Ed Curlept, a spokesperson for the Animal and Plant Health Inspection Service, based in Riverdale, Md., is fairly confident that the U.S. has safeguards in place to stop the disease from entering this country's food supply, or to at least find it before it becomes widespread.
"This has been on the top of our priority list for 10 years," he says. "We have looked at over 12,000 animal brains, and we continue to look for BSE in this country by looking at 'downer' cows that can't move."
"We have more than 250 veterinarians that respond to suspicious foreign animal diseases in the U.S.," Curlept tells WebMD. "We are fairly confident, but we are not complacent, and are trying to learn as much as we can from Europeans. If BSE is here, we can either stop it or find it before it becomes widespread."
The Harvard Center for Risk Analysis in Boston had been working under a USDA grant to evaluate the situation in the U.S. should mad cow disease arise here.
George Gray, director of the program in food safety and agriculture there, tells WebMD, "I consider there to be a very small risk to human health or cattle for the U.S. I haven't changed my diet. I still eat beef."
But an ounce of prevention is worth a pound of cure, he says.
Gray credits the safety of the U.S. food supply to the preventive vigilance of the FDA/USDA. "They have taken a lot of action in a situation where we haven't had the disease," he says. "Europe is scrambling to do what we are already doing [after they've already found the disease there]."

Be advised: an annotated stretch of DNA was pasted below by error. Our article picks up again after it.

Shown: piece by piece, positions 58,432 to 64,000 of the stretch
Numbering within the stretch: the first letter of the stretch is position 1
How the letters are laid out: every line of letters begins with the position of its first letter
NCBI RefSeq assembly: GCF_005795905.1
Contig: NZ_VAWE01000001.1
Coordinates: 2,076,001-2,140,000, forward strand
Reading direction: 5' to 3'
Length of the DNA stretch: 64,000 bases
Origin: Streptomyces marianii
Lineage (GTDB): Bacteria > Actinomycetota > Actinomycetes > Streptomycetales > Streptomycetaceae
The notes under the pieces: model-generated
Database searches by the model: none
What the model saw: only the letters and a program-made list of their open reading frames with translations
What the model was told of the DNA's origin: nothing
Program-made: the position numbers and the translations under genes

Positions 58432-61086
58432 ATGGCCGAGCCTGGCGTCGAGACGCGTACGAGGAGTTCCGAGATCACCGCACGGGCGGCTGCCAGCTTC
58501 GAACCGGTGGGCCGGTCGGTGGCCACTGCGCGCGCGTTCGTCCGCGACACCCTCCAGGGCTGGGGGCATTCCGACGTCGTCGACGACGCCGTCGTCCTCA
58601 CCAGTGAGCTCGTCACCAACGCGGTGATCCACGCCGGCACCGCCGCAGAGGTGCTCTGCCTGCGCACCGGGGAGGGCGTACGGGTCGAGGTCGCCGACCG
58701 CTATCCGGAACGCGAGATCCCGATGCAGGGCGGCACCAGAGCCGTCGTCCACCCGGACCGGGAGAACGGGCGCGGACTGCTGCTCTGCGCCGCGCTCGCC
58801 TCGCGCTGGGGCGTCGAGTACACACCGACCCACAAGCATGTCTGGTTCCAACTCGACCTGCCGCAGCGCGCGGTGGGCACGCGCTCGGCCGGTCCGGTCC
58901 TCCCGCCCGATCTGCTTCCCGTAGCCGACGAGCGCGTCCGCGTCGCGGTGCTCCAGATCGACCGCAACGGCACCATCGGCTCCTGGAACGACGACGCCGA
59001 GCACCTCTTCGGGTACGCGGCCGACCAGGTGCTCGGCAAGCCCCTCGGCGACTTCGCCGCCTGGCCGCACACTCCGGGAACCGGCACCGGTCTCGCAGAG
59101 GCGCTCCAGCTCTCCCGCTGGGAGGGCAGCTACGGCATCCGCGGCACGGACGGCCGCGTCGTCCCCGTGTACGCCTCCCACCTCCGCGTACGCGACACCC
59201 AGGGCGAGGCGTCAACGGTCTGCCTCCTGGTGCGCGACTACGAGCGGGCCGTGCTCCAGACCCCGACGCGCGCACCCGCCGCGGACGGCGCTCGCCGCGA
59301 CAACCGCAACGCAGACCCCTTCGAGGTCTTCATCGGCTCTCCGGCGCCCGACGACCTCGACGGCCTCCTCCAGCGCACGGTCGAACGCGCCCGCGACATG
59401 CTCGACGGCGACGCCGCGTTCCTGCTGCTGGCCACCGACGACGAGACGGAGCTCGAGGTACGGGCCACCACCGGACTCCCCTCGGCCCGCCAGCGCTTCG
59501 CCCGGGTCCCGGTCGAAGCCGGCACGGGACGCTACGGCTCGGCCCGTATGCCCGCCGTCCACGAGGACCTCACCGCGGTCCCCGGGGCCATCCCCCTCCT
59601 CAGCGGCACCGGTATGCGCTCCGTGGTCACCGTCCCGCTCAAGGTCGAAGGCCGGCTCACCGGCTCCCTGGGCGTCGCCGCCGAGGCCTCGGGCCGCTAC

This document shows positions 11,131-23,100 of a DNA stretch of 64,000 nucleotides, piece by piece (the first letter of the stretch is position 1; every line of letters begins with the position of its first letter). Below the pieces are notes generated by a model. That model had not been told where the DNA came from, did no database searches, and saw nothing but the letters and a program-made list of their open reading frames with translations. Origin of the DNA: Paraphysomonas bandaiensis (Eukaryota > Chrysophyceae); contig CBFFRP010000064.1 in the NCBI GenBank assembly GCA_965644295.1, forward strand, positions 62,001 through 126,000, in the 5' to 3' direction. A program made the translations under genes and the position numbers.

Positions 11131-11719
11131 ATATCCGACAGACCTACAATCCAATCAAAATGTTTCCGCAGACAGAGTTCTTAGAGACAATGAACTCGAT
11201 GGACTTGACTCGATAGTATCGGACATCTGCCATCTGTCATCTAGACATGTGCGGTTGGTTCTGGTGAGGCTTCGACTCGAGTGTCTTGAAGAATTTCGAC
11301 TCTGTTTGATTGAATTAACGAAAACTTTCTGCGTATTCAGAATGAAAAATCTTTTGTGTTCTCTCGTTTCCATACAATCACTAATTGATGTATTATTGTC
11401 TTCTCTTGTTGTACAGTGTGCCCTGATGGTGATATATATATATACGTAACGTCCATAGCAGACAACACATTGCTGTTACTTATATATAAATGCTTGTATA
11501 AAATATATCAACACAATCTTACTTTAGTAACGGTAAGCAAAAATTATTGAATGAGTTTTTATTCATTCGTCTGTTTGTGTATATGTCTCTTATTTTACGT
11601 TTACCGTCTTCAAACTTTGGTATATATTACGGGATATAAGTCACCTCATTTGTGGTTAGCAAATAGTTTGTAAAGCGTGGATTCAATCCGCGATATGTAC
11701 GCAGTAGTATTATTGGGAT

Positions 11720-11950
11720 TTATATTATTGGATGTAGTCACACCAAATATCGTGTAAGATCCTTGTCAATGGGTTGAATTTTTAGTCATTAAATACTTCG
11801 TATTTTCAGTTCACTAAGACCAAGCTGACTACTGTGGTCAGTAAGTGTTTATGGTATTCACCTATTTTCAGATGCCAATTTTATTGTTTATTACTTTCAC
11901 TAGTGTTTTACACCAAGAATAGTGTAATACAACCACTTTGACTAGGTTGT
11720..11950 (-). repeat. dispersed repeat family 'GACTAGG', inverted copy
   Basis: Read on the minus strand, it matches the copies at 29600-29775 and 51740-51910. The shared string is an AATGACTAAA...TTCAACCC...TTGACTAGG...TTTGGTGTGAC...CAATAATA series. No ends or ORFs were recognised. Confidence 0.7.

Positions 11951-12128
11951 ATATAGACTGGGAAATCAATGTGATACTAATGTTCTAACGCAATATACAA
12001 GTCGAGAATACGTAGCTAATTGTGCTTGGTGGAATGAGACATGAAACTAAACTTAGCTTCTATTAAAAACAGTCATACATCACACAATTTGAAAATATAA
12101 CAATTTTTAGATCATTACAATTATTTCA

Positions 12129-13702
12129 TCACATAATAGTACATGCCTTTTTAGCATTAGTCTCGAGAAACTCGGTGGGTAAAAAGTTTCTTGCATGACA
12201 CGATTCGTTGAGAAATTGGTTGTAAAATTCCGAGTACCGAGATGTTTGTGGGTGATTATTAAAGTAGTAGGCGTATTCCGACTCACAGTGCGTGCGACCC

For example, the U.S. has instituted the measure that bans the use of animal protein in animal feeds meant for ruminants, or animals that chew cud. "This is a pretty amazing step for a country without the disease to take," says Gray.
There have also been a lot of efforts taken to do determine if the disease is here, he says. "We have been looking pretty hard for seven or eight years and haven't seen it," he says.
But, will mad cow disease ultimately find it's way into the U.S. food supply?
"Never say never," he says. "It's extremely unlikely, [but] that's not to say we won't have a sick cow. We could. In the U.K., they still don't know where it came from, so it is entirely possible that we can have a case."
If this occurs, "U.S. reaction may be out of proportion. The government could do a better job of telling people just how much they are doing," says Gray. "The Germans said 'BSE will never happen here,' and it did; and people went berserk."
The bottom line is that "if we had a sick animal in the U.S., it would not be a good time to be in the hamburger business," says Gray, "[but] whether that's an appropriate response is questionable."
"Panic is a good word for what's going on [because] there has never been a case of [mad cow disease] in this country," says Ruth Kava, RD, PhD, director of nutrition at the American Council on Science and Health in New York City. "It has never been seen here. We don't have it. So I don't see a real reason for widespread fear."
"All that the FDA is doing is just precautionary," she tells WebMD. "There is no evidence that it can be transmitted through blood and no evidence that it can be found in dietary supplements."
The recent FDA actions may be related to mistakes made at the beginning of the AIDS epidemic. "Early on in the epidemic, we thought it could not be transmitted through blood, so donors were not screened," she says.
But "much to our surprise and chagrin, we found that [AIDS] was blood-borne, and that gets our antenna quivering," she says.
There has been concern that dietary supplements may contain imported extracts from brains, testicles, and other organs of cattle -- and whether the cattle were exposed to mad cow disease is unknown.
"People who take dietary supplements with glandular extracts should consider what they are doing," she says. "Some glands, like tonsils, could carry infected material but not necessarily mad cow."